Bencharit LZ, Ho YW, Fung HH, Yeung DY, Stephens NM, Romero-Canyas R, Tsai JL. “Should job applicants be excited or calm? The role of culture and ideal affect in employment settings”. Emotion. 2019 Apr;19(3):377-401. doi: 10.1037/emo0000444. Epub 2018 Jul 5. PMID: 29975076.
Tsai, Jeanne. (2021). “Why does passion matter more in individualistic cultures?”. Proceedings of the National Academy of Sciences. 118. e2102055118. 10.1073/pnas.2102055118.
Booth, Alison & Leigh, Andrew & Varganova, Elena. (2009). “Does Racial and Ethnic Discrimination Vary Across Minority Groups? Evidence from a Field Experiment”. SSRN Electronic Journal. 10.2139/ssrn.1521229.
Further recommended readings:
- Personal Values and Intended Self‐Presentation during Job Interviews: A Cross‐Cultural Comparison (Bye, Hege & Sandal, Gro & Van de Vijver, Fons & Sam, David & Çakar, Nigar & Franke, Gabriele. (2011). Personal Values and Intended Self‐Presentation during Job Interviews: A Cross‐Cultural Comparison. Applied Psychology. 60. 160 - 182. 10.1111/j.1464-0597.2010.00432.x)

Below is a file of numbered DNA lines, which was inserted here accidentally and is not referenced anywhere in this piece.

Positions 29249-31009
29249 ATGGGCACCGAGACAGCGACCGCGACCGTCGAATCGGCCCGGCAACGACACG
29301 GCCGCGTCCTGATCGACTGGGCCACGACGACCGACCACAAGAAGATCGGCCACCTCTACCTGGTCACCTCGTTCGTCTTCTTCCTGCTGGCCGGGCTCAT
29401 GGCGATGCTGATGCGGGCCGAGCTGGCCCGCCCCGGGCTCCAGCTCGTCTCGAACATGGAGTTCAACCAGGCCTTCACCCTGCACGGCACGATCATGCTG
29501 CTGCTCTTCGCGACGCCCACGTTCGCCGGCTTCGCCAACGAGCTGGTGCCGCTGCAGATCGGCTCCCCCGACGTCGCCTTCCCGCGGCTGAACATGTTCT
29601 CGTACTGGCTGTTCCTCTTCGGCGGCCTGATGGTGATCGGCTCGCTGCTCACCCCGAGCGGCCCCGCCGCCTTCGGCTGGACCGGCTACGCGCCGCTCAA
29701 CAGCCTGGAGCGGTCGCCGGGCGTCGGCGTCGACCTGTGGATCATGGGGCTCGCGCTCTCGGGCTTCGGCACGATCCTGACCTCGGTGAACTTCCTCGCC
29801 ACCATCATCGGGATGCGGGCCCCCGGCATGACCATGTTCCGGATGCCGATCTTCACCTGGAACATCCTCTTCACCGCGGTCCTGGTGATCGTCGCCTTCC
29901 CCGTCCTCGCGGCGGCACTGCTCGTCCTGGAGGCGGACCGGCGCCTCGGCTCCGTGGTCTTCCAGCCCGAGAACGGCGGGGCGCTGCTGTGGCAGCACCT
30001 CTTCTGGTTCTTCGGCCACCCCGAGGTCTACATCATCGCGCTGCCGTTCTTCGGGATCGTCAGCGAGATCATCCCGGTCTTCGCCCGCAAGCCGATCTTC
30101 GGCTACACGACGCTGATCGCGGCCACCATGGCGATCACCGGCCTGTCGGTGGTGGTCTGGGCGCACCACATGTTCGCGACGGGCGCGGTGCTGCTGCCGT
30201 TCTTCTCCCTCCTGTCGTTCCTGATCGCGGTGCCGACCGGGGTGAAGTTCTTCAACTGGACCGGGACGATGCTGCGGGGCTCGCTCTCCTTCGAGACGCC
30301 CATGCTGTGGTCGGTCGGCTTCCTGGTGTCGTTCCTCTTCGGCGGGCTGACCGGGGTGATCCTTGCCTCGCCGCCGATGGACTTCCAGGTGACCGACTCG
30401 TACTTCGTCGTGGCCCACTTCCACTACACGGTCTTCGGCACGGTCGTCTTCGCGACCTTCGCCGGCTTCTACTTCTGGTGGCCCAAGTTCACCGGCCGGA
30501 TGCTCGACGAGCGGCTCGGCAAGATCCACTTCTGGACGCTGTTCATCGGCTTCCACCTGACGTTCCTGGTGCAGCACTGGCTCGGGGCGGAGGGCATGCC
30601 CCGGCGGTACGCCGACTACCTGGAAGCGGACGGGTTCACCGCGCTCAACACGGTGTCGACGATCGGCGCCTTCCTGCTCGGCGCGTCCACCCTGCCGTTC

- Intended Self-Presentation Tactics in Job Interviews: A 10-Country Study (Sandal, Gro & Van de Vijver, Fons & Bye, Hege & Sam, David & Amponsah, Benjamin & Çakar, Nigar & Franke, Gabriele & Ismail, Rosnah & Kjellsen, Kristine & Kosic, Ankica & Leontieva, Anna & Mortazavi, Shahrnaz & Sun, Catherine. (2014). Intended Self-Presentation Tactics in Job Interviews: A 10-Country Study. Journal of Cross-Cultural Psychology. 10.1177/0022022114532353)